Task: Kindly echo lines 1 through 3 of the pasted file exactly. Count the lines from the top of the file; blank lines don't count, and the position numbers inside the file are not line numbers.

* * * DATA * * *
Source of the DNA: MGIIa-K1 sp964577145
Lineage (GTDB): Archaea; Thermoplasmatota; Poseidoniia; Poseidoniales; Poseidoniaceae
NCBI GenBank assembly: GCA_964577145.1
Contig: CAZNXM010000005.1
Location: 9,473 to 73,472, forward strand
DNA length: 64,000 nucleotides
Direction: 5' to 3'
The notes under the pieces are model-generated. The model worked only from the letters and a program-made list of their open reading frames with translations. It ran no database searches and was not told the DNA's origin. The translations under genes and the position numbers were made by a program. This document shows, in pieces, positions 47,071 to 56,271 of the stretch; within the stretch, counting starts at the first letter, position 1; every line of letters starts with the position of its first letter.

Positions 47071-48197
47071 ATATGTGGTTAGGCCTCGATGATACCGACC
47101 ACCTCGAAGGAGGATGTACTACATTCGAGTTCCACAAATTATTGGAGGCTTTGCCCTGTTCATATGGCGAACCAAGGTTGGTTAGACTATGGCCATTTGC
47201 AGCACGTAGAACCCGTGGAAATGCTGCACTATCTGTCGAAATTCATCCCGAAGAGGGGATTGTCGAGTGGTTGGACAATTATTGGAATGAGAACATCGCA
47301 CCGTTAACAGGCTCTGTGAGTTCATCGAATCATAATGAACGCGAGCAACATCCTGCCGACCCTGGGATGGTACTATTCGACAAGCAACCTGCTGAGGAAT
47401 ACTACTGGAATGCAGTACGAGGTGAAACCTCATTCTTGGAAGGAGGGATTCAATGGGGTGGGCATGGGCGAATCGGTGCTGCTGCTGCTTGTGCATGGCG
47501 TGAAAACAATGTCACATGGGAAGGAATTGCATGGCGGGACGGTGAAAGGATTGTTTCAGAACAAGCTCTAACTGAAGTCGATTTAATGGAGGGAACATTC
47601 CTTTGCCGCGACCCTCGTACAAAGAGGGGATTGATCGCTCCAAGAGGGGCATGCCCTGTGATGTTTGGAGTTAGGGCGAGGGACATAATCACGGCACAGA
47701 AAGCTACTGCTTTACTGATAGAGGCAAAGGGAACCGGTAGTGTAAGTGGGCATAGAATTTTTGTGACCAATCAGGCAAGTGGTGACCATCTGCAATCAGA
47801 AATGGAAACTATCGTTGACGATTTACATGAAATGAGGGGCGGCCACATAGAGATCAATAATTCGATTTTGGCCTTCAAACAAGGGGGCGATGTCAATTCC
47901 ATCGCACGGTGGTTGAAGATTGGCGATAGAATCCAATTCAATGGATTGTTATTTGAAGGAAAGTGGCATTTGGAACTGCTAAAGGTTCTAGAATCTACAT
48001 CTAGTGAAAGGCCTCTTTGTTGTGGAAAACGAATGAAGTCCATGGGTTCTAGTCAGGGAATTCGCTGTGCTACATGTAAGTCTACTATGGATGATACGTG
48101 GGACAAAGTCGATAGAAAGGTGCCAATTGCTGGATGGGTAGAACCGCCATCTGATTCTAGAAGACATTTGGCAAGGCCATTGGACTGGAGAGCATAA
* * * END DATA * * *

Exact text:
Source of the DNA: MGIIa-K1 sp964577145
Lineage (GTDB): Archaea; Thermoplasmatota; Poseidoniia; Poseidoniales; Poseidoniaceae
NCBI GenBank assembly: GCA_964577145.1